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Ebola virus disease – Democratic Republic of the Congo: Disease outbreak news, 10 February 2021

Country: Democratic Republic of the Congo
Source: World Health Organization

Please refer to the attached file.

On 7 February 2021, the Minister of Health of the Democratic Republic of the Congo declared an outbreak of Ebola Virus Disease (EVD) after the laboratory confirmation of one case in Butembo, North Kivu Province. The case was a 42-year-old female living in Masoya Health Area, Biena Health Zone. She was a spouse of an EVD survivor, who has been followed up and whose biological samples have tested negative since 28 September 2020.

On 25 January 2021, the case presented with nasal bleeding. From 25 January to 1 February, she reportedly received outpatient care in Ngubi health center. From 1 to 3 February, she was admitted to Masoya health center with signs of physical weakness, dizziness, joint pain, epigastric pain, liquid stools, headache and difficulty breathing. On 3 February, a blood sample was collected for EVD testing due to her epidemiological link with an EVD survivor. On the same day, she was referred to Matanda Hospital, in Katwa Health Zone, Butembo territory following the deterioration of her condition. She was admitted to the intensive care unit the same day and died on 4 February. On 5 February, the body was buried in Musienene Health Zone, not under safe burial practices.

On 6 February, Butembo laboratory confirmed the case positive for EVD by GeneXpert. On 7 February, the sample was shipped to Goma laboratory, and tested positive for EVD by GeneXpert on 8 February.

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As of 8 February 2021, a total of 117 contacts has been identified and are under follow up. Investigations and response activities are ongoing.

Public health response

  • An urgent meeting was convened on 8 February by the Minister of Health, and a team led by the Provincial Minister of Health of North Kivu was deployed to Butembo to organize immediate response activities;
  • Investigations are on-going in Katwa, Biena and Musienene Health Zones to identify the source(s) of transmission, identify contacts and conduct active case finding;
  • Health facilities that were visited by the case have been disinfected;
  • The decommissioned Ebola Treatment Center of Katwa is being assessed for reopening;
  • WHO is providing ongoing support to the national authorities through staff present in Butembo territory, by preparing shipment of vaccine doses to Butembo and supporting shipment of cold chain equipment to Butembo territory;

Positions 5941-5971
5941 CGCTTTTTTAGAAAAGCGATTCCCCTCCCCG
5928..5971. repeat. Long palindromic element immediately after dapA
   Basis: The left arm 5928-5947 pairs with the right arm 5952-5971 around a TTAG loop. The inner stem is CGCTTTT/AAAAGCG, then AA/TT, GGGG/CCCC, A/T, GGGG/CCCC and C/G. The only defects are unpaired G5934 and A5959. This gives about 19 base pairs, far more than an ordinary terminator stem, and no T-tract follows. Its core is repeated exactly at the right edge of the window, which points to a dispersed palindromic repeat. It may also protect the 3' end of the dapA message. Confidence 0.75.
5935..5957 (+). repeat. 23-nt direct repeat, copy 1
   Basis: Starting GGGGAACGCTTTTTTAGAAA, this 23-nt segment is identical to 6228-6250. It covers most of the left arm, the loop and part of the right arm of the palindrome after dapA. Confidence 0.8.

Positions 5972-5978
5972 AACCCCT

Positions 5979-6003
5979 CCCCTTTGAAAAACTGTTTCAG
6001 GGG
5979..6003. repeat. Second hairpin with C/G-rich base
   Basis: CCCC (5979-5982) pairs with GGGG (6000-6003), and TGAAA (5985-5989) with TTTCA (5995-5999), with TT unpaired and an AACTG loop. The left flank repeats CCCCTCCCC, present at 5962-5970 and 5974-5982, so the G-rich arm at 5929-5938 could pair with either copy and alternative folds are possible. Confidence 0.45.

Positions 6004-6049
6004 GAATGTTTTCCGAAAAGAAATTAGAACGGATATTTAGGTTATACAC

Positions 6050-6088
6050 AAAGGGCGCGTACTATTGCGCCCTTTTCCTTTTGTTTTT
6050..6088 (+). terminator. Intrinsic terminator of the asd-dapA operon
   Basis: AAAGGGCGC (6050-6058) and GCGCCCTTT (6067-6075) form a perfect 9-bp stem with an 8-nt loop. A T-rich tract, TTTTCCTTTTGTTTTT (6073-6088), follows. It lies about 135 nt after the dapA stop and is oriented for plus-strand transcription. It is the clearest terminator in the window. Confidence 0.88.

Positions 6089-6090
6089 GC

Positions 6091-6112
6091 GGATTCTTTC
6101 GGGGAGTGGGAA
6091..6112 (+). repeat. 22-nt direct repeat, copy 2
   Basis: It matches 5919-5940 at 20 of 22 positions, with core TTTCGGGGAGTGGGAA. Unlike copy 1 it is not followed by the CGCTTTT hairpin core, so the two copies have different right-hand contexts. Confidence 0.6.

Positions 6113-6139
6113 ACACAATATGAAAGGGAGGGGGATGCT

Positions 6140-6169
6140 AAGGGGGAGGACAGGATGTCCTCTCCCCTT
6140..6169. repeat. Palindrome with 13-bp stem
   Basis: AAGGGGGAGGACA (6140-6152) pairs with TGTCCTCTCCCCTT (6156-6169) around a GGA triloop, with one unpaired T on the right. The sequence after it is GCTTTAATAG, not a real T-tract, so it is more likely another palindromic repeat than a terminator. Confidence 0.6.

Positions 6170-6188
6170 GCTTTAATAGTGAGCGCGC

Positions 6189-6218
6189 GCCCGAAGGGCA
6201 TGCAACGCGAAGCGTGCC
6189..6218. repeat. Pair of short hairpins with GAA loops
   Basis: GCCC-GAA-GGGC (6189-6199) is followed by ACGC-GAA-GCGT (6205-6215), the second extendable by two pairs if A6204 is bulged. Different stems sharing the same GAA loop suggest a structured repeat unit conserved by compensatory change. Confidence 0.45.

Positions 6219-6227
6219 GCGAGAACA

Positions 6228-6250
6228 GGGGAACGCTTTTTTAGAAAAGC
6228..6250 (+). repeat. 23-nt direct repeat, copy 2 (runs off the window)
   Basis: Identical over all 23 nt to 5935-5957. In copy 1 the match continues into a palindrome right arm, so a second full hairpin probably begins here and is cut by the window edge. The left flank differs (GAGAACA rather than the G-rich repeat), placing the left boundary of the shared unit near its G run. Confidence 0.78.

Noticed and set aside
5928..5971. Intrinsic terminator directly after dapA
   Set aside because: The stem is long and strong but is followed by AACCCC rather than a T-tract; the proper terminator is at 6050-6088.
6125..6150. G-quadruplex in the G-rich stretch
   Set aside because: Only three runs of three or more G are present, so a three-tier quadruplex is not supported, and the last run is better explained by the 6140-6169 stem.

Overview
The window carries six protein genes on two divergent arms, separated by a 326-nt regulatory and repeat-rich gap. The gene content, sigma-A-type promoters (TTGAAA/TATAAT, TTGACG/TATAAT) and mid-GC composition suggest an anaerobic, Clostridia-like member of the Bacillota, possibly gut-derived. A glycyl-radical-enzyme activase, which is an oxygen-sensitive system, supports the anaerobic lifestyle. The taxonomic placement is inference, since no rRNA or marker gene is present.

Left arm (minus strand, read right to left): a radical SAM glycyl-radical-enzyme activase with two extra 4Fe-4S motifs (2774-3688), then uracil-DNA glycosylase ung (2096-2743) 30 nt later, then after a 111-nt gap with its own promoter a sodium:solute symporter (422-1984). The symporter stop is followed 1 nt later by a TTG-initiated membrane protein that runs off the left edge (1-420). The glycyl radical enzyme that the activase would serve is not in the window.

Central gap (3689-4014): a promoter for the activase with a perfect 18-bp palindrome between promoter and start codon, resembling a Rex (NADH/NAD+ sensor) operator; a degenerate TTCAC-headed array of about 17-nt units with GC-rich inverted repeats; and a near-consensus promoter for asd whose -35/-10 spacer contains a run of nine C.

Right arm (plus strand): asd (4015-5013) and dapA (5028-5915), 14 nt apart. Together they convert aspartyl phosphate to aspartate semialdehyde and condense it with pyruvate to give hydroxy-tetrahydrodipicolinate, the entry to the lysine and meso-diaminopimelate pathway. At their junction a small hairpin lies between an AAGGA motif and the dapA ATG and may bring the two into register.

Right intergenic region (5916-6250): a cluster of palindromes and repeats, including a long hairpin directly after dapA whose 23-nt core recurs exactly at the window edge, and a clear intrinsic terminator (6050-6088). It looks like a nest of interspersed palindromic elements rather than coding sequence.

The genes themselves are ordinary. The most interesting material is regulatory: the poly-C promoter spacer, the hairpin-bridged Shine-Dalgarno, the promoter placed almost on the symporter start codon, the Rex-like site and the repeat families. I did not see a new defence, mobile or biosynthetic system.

• WHO and national authorities are strengthening laboratory capacities by ensuring availability of GeneXpert cartridges at Butembo laboratory; and
  • WHO is supporting local authorities to implement immediate actions including case investigation, case finding, contact listing and follow-up.

There are currently therapeutics (Regeneron and mAb114) available for up to 400 patients in the Democratic Republic of the Congo.

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WHO risk assessment

Preliminary information indicates that the patient visited at least three health facilities in two health zones and was unsafely buried in a third health zone (Musienene). There is therefore a risk of EVD spreading to other health zones. WHO is closely monitoring the situation and the risk assessment will be updated as more information becomes available.

The resurgence is not unexpected given that EVD is endemic in the Democratic Republic of the Congo and that Ebola virus is present in animal reservoirs in the region. The risk of re-emergence through exposure to animal hosts or bodily fluids of Ebola survivors cannot be excluded. In addition, it is not unusual for sporadic cases to occur following a major outbreak.

There are a number of ongoing challenges for surveillance, including access to affected areas and community mistrust toward authorities and outbreak responders. Other health emergencies such as coronavirus 2019 (COVID-19), cholera and measles outbreaks may jeopardize the country’s ability to rapidly detect and respond to re-emergence of EVD cases.

WHO advice

WHO advises the following risk reduction measures as an effective way to reduce EVD transmission in humans:

  • Continue to train and retrain the health workforce for early detection, isolation and treatment of EVD cases;
  • Prepare for vaccination of health workers;
  • Engage with communities to reinforce safe and dignified burial practices; and
  • Ensure availability of personal protective equipment and infection prevention and control supplies to manage ill patients and for decontamination.
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To reduce the risk of wildlife-to-human transmission, such as through contact with fruit bats, monkeys and apes:

  • Handle wildlife with gloves and other appropriate protective clothing; and
  • Cook animal products (blood and meat) thoroughly before consumption and avoid consumption of raw meat from wild animals.

To reduce the risk of human-to-human transmission from direct or close contact with people with EVD symptoms, particularly with their bodily fluids:

  • Wear gloves and appropriate personal protective equipment when taking care of ill patients at home; and
  • Wash hands regularly after visiting patients in hospital, as well as after taking care of patients at home or touching or coming into contact with any body fluids.

To reduce the risk of possible transmission from virus persistence in some body fluids of survivors, WHO recommends providing medical care, psychological support and biological testing (until two consecutive negative tests) through an EVD survivors care programme. WHO does not recommend isolation of male or female convalescent patients whose blood has been tested negative for Ebola virus.

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